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The Absurd Zombie Lie About the Economy Right-Wingers Desperately Cling To -- And Why It's Totally Wrong

Home loans didn't bring on the recession; gimmicky financial instruments bloated to 100 times their value are what caused all this pain.

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Yet as Salon business reporter Andrew Leonard wrote, beginning in the 1990s, “The incentive for everyone to behave this way came from Wall Street...where the demand for (debt-backed securities) simply couldn’t be satisfied. Wall Street was begging the mortgage industry to reach out to the riskiest borrowers it could find, because it thought it had figured out a way to make any level of risk palatable.” He added, “Wall Street traders, hungry for more risk, fixed the real economy to deliver more risk, by essentially bribing the mortgage originators and ratings agencies to...make bad loans on purpose. That supplied (Wall Street) speculators the raw material they needed for their bets, but as a consequence threw the integrity of the whole housing sector into question.”

The bankers’ hard sell created so much demand that lenders wrote loans to just about anybody for just about anything; loans, after all, were the raw material for the alphabet soup of exotic investment vehicles: the “collateralized debt obligations (CDOs),” “credit default swaps,” and other innovative products that turned “toxic” toward the end of the decade. Wall Street had little to lose by giving investors more of these fancy new bets. Wall Street traders made their fees, and as long as the housing market—the hard assets underpinning all of the theoretical wealth that was created—held up, everyone was happy.

The most important point here is that the bankers knew they were playing with fire. The Los Angeles Times reported, “Before Washington Mutual collapsed in the largest bank failure in U.S. history, its executives knowingly created a ‘mortgage time bomb’ by making subprime loans they knew were likely to go bad and then packaging them into risky securities.”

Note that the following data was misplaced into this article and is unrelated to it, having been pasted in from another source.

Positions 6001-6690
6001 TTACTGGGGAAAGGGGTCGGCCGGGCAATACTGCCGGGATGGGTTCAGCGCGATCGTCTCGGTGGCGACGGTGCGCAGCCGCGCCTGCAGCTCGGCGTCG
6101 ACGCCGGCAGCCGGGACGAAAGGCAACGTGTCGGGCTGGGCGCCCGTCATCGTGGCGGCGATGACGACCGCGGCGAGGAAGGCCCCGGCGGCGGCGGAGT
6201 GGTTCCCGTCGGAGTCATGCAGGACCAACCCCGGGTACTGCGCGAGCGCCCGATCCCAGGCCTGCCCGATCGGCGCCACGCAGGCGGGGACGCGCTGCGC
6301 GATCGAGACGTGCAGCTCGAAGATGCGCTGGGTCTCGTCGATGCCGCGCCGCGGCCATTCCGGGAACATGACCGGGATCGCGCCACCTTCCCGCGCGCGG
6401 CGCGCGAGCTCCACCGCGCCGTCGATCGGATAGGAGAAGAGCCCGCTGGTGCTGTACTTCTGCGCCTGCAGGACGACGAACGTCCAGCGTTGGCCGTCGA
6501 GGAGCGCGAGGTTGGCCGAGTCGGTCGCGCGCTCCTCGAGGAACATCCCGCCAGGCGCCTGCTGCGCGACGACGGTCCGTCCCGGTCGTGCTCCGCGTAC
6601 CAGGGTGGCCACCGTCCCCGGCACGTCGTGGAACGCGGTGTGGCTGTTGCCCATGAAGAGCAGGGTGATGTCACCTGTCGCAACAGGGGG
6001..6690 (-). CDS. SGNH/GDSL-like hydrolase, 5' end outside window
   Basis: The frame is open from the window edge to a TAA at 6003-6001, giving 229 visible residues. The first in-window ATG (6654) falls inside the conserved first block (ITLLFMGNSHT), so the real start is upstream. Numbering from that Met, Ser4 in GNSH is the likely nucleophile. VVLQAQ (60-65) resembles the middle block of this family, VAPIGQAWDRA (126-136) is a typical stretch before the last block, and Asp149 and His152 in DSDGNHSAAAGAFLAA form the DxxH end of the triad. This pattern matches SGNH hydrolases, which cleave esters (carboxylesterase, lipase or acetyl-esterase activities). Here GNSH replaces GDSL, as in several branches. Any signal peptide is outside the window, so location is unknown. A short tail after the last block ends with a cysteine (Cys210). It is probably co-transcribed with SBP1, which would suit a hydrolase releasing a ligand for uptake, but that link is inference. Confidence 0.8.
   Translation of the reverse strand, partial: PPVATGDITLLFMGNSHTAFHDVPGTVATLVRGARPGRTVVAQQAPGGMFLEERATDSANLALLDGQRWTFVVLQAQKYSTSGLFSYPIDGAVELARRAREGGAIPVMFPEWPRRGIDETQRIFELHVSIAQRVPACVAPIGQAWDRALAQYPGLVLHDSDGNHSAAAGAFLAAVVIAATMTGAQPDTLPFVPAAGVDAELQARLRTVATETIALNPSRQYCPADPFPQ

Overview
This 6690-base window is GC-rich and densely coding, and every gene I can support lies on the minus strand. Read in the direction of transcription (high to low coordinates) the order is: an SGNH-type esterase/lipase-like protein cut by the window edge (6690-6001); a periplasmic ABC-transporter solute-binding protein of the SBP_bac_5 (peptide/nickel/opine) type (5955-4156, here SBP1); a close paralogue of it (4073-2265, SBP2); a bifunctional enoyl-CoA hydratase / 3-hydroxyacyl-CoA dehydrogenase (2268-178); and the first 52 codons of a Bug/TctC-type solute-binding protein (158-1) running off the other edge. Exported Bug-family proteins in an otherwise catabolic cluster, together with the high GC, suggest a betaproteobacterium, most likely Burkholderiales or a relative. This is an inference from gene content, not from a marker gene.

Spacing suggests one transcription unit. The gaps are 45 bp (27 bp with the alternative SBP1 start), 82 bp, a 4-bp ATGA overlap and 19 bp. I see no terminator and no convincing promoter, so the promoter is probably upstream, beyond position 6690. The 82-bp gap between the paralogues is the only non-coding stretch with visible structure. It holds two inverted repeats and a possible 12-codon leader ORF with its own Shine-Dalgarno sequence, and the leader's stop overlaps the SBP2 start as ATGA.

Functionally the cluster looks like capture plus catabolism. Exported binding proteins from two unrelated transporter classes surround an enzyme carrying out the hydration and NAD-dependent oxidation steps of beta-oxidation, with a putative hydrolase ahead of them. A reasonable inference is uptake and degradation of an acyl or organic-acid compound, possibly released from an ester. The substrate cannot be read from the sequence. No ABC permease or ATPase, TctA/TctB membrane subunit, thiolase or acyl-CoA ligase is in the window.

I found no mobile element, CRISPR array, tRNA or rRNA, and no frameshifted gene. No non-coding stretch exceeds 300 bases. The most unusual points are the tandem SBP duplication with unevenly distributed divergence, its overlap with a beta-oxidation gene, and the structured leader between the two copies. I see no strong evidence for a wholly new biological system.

According to the Wall Street Journal, U.S. prosecutors are, as of this writing, investigating whether Morgan Stanley misled investors about mortgage-derivatives deals it helped design and sometimes bet against.” And the Securities and Exchange Commission charged Goldman Sachs with “defrauding investors by misstating and omitting key facts about a financial product tied to subprime mortgages as the U.S. housing market was beginning to falter.”

They needed some help laundering the risk out of those shaky loans, and they got it. According to a Senate investigation concluded earlier this year S&P and Moody's, the two dominant ratings agencies, “issued the AAA ratings that made ... mortgage backed securities ... seem like safe investments, helped build an active market for those securities, and then, beginning in July 2007, downgraded the vast majority of those AAA ratings to junk status.” And when they did so, it “precipitated the collapse of the [mortgage-backed securities] markets and, perhaps more than any other single event, triggered the financial crisis ( PDF)."

According to the Senate investigation, in the years leading up to crash, “warnings about the massive problems in the mortgage industry” — including internal warnings from their own analysts — had been ignored because of “the inherent conflict of interest arising from the system used to pay for credit ratings.” The big “rating agencies were paid by the Wall Street firms” that were making a fortune selling that glossed-up garbage to credulous investors. This, again, was Wall Street's doing rather than a result of some public policy passed by Congress.

This isn't about ideology; it's about pushing back on some notably dangerous historical revisionism. Because there is one thing that’s as sure as death and taxes: Big Finance’s lobbyists will continue to resist calls to re-regulate the financial sector. And absent effective regulation of the financial markets, we can expect to continue to suffer through an endless series of booms and busts, while the fat cats of Wall Street continue to get fatter.